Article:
The Balance Of Freelancing And Mental Health

  Hi, I’m Nikki and I’m a freelancer. I have a portfolio of freelance contracts and clients that I provide work for, or work in-office with to produce high quality marketing for their brands. For me, freelance is amazing. It offers me the opportunity to provide my best work at rates that work for my schedule, to skip all of the office politics and get straight to the work. It’s flexible, and enjoyable and I only provide the services I feel confident delivering meaning I drive the work I do.

But for some people, particularly those with mental health problems, freelancing isn’t quite so simple.

Nikki McCaig Social Media

Why Work and Mental Health Don’t Work

When it comes to balancing mental health and typical full time work, there are always a few key issues that arise – from ‘my boss won’t give me time off for therapy’, ‘my meds make me too sleepy to focus’ or ‘I’m tired of having panic attacks in our shared office bathroom’. The pressure of the work itself can also be extremely impactful on mental health, with mounting pressure, looming deadlines or abusive workmates, your emotional state can suffer.

Therefore, you would think, freelancing is the perfect solution. You only work when you feel mentally capable, you don’t have managers breathing down your neck, and you can rest comfortably at home whilst you work. No nosy colleagues, no hiding tablets in your handbag, just you, the work and your mind. Unfortunately, this isn’t always the reality of freelancing.

Freelancing means becoming your own boss, setting your own schedules and structures. You can’t get fired, but you can get let go from contracts if you don’t provide a good quality of work. You are the only one responsible for your own motivation – so if you’re having a bad mental health day, without the fear of judgemental colleagues, what’s pushing you to start working?

Working as a freelancer can also mean spending lots of time alone – whether you work from home, in a coffee shop, in a library, etc… You miss out on a lot of the natural social bonding that comes from a work environmental and this can feel a little isolating at times. The lack of social interaction can also have a bad impact on your mental health, making you feel depressed and lonely, with even less motivation to focus on your work.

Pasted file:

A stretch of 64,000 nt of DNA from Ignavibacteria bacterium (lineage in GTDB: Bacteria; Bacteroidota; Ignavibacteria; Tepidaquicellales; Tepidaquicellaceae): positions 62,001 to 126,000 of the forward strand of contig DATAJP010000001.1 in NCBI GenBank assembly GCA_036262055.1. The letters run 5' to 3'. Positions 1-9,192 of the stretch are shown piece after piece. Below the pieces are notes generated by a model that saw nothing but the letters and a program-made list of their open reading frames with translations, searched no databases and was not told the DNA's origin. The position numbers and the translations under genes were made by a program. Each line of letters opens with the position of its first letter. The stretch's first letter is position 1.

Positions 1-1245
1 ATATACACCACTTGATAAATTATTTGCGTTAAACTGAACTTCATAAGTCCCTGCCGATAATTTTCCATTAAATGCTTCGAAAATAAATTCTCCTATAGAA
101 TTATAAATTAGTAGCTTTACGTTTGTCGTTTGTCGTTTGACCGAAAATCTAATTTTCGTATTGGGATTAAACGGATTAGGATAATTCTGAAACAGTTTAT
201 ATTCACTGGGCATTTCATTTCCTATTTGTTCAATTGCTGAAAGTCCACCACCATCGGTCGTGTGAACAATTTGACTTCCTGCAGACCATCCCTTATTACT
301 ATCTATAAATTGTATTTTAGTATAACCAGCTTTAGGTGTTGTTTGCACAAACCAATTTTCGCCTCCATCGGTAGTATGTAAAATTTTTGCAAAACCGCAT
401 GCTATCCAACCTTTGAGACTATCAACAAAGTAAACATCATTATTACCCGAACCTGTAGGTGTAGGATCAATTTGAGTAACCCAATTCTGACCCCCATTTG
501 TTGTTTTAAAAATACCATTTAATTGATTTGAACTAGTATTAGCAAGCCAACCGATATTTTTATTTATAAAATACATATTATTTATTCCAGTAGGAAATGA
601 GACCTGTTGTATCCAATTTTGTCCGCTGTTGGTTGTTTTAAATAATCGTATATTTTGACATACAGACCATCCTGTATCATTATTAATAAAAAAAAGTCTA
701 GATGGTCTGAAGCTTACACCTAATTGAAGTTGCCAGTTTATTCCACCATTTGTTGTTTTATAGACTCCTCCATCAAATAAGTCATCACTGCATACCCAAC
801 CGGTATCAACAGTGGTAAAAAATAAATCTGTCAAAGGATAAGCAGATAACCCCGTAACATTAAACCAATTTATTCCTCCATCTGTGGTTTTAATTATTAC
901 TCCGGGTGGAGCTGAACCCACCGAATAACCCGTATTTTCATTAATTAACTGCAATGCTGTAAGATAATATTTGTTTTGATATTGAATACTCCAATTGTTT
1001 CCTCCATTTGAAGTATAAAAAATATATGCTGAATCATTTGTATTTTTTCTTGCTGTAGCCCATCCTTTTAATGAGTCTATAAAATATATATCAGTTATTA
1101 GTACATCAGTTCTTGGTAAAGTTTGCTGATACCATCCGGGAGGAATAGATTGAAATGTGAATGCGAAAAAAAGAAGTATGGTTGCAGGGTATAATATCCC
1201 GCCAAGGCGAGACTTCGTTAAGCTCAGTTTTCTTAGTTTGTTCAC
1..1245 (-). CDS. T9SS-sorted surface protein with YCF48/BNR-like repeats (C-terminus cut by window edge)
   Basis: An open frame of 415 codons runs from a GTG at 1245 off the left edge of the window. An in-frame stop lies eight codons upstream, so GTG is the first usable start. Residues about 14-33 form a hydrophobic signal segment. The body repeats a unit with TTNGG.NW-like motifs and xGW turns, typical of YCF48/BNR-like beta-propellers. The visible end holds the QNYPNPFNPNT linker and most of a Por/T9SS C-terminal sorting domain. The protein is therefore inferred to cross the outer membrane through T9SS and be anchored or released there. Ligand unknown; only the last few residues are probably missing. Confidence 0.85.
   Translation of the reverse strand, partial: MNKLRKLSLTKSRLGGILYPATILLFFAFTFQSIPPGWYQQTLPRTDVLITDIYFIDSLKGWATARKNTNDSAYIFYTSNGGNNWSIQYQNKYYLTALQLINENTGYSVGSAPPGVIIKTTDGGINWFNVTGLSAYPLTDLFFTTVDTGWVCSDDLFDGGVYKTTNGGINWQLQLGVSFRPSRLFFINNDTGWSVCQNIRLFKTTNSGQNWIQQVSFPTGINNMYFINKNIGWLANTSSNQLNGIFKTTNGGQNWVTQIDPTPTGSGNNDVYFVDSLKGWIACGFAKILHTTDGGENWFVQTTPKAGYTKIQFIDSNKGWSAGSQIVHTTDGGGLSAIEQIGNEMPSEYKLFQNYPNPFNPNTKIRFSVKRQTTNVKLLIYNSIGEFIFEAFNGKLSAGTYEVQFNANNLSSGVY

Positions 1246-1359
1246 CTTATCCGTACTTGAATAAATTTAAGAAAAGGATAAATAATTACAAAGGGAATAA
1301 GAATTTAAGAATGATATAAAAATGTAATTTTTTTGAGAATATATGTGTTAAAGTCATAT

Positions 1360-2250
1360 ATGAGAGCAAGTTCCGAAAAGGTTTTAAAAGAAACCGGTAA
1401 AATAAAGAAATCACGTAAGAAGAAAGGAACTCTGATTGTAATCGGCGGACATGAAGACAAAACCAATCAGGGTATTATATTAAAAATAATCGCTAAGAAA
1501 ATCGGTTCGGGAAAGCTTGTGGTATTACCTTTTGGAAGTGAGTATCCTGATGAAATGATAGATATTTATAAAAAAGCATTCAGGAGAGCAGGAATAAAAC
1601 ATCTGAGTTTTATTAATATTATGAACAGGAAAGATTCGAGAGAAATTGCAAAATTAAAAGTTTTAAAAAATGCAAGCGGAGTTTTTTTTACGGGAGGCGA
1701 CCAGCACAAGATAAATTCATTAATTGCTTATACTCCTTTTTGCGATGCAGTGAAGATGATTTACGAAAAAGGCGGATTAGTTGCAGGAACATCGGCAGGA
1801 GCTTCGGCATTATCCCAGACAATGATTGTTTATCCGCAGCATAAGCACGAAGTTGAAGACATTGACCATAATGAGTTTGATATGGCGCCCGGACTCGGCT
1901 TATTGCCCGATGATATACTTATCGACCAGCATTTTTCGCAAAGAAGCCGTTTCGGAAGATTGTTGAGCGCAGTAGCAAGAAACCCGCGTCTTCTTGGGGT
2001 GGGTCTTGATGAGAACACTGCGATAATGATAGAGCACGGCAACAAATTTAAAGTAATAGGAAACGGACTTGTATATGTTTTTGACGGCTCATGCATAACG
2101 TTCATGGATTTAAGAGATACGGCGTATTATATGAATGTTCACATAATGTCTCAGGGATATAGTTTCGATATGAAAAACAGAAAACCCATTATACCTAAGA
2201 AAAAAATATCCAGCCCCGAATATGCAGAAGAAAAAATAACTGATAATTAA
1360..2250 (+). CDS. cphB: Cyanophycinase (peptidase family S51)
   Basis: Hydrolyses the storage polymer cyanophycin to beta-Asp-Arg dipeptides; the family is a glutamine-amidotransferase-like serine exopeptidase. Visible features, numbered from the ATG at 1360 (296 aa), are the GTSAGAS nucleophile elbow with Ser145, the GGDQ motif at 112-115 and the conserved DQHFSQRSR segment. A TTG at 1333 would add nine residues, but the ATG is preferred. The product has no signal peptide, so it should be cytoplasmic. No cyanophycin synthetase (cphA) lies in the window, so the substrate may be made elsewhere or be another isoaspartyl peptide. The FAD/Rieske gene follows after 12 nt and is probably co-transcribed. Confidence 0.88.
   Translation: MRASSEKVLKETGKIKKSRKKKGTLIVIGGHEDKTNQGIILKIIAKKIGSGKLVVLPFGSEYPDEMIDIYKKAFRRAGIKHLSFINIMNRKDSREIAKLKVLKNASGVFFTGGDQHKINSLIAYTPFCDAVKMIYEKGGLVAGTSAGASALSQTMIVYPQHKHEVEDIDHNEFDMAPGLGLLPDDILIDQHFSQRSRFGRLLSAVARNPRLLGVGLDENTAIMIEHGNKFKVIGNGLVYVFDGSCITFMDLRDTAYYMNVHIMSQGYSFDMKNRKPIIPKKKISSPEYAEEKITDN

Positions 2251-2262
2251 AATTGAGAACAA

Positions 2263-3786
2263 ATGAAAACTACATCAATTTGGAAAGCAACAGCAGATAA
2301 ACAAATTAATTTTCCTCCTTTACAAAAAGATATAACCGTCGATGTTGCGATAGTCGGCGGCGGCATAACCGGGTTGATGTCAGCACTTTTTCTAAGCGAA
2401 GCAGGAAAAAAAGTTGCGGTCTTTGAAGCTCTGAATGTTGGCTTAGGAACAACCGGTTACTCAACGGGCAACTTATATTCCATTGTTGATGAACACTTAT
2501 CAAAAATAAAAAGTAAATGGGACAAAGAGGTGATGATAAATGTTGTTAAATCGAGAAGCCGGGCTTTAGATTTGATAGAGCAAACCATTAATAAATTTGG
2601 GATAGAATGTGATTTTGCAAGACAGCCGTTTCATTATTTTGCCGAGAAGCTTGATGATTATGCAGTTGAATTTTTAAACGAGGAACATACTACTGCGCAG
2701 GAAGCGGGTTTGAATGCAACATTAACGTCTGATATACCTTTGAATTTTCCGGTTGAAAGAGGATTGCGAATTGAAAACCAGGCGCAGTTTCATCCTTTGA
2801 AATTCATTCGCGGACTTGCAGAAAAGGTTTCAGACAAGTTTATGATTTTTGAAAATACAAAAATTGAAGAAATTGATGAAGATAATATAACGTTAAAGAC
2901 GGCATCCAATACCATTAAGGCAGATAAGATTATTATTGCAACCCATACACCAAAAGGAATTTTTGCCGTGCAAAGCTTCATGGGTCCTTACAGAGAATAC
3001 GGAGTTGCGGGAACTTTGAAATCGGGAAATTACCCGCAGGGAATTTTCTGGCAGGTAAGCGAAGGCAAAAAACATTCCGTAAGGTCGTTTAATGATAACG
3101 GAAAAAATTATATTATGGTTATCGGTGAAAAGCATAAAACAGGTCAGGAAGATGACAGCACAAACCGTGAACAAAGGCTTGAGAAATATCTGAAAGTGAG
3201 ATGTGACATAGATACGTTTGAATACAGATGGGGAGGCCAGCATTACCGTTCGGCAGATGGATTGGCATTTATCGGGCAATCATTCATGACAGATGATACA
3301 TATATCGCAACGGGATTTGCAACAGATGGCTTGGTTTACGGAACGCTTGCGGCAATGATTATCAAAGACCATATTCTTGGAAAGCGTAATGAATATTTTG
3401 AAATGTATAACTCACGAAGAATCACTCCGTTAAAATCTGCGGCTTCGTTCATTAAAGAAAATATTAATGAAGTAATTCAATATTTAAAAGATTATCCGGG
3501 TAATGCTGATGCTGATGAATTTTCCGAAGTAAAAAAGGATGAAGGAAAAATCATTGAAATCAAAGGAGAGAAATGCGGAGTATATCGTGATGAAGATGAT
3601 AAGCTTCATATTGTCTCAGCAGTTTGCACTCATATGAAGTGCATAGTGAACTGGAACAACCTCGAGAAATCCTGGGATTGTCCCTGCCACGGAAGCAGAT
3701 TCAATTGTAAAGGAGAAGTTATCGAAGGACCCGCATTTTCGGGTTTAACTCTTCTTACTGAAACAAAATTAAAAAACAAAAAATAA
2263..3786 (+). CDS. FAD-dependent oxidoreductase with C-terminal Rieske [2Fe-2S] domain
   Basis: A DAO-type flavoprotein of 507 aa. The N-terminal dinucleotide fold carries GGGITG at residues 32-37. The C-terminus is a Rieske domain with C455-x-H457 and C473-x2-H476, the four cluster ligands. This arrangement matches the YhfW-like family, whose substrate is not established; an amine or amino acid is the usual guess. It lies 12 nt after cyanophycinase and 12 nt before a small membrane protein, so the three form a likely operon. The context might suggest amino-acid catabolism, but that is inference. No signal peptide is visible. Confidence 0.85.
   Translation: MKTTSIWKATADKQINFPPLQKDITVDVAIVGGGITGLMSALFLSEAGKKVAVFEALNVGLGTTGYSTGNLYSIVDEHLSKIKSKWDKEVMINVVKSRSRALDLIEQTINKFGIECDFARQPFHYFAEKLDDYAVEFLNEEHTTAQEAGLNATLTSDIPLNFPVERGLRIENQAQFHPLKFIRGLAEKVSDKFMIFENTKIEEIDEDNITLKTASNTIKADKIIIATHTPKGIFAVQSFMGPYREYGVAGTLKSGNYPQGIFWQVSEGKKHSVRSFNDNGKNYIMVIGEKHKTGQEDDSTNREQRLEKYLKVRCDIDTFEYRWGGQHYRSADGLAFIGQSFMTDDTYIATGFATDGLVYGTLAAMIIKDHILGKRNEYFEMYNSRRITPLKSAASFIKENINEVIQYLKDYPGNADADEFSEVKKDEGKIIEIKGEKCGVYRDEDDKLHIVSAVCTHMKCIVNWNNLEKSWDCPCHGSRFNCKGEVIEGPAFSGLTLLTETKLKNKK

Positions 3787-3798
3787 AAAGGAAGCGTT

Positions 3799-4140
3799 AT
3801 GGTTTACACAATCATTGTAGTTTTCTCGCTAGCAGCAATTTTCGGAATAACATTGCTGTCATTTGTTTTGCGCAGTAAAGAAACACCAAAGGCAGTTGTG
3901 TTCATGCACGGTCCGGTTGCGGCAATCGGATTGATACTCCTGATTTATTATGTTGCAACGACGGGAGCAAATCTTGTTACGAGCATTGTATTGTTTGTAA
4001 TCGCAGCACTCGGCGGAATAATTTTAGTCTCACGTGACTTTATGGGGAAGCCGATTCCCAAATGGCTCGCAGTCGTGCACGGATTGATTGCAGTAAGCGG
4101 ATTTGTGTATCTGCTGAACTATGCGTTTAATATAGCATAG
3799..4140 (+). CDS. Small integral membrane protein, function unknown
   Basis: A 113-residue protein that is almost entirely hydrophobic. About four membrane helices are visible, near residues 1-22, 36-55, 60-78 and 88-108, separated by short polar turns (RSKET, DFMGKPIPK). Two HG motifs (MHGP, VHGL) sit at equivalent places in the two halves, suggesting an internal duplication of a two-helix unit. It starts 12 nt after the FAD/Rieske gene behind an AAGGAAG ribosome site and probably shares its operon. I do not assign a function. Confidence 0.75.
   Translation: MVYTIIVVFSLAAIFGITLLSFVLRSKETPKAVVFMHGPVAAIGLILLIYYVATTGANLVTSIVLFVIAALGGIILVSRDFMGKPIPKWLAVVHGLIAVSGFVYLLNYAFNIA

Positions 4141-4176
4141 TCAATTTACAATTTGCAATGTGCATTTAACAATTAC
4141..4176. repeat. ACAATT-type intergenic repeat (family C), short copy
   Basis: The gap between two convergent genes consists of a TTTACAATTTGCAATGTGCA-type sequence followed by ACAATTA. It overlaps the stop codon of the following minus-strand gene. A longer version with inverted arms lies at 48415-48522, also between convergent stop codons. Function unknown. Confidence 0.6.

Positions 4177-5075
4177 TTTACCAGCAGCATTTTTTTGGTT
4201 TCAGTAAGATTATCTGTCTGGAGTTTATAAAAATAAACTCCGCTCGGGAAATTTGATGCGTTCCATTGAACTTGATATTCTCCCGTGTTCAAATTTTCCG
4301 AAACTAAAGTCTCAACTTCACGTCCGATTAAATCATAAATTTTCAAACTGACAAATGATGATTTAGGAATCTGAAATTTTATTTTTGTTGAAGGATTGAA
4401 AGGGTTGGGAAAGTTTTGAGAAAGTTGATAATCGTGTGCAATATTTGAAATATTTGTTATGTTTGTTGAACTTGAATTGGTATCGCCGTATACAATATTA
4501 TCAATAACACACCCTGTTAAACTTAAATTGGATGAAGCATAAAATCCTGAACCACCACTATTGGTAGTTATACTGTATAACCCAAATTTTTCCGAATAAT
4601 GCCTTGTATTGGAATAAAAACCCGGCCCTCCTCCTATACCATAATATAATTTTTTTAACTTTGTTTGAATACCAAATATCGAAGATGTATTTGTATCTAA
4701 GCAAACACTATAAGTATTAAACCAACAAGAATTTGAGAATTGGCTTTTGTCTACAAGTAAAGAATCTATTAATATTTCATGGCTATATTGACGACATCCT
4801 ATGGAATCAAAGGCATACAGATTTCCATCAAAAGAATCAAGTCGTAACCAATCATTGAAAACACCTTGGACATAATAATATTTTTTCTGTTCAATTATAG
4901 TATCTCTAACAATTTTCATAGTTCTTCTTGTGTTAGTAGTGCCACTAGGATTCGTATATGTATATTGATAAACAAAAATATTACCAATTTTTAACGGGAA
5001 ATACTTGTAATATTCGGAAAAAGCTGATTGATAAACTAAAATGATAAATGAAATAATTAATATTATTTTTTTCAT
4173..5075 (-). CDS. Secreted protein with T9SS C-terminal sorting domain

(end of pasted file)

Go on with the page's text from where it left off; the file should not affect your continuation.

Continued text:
Finally, without a team or even a line manager to support you through your work, if something goes wrong, the blame can lie entirely on you. Your name is put to every piece of work, you are in charge of handling invoices, fees, deadlines, meetings, updates and communications. If there’s a mistake, there’s no one superior to take the fall or give you a  pep talk. It’s just you.

So What Can You Do?

For a start – take some breaks. Yes, your freelance work is important, but you chose this path because you are good at what you do. You will still be good at it when you return after a ten minute mindfulness walk or a quick meditation session on your rug. You can also manipulate your schedule to your needs.

Plan your therapy around days where you have minimal workloads, as intense sessions can often be a little destabilising and might leave you feeling distracting. If you know you have a triggering event or situation coming up, try to get as much work done as possible before the event to give yourself the necessary recovery time.

Where possible, be honest (but professional) with your clients. If you’re not feeling focused enough to work on one particular afternoon, let them know – rather than wasting both your time and theirs on work that will never get done. Explain that you understand the brief, and you will have it completed by X deadline, but today your mental health needs to take priority.

If you can, try out some local co-working spaces. Whilst these aren’t for everyone, the concept of working in the same space as others can help you to feel less isolated, and might also encourage a little social interaction. From experience, a simple query about how other freelancers manage invoices can lead to a huge group discussion on late payments, helpful tip sharing and friendly banter.

Finally, reflect. Look back on your work and be proud of it. You are not lesser than your full time counterparts, your work is not worth any less and you are braver than you believe for doing it alone.

If you ever find that freelance work gets a little too much, take a break and step away from the keyboard.

I hope this has helped anyone considering taking the leap to freelance work, and hopefully inspired you to put your mental health first!

Thanks for reading!

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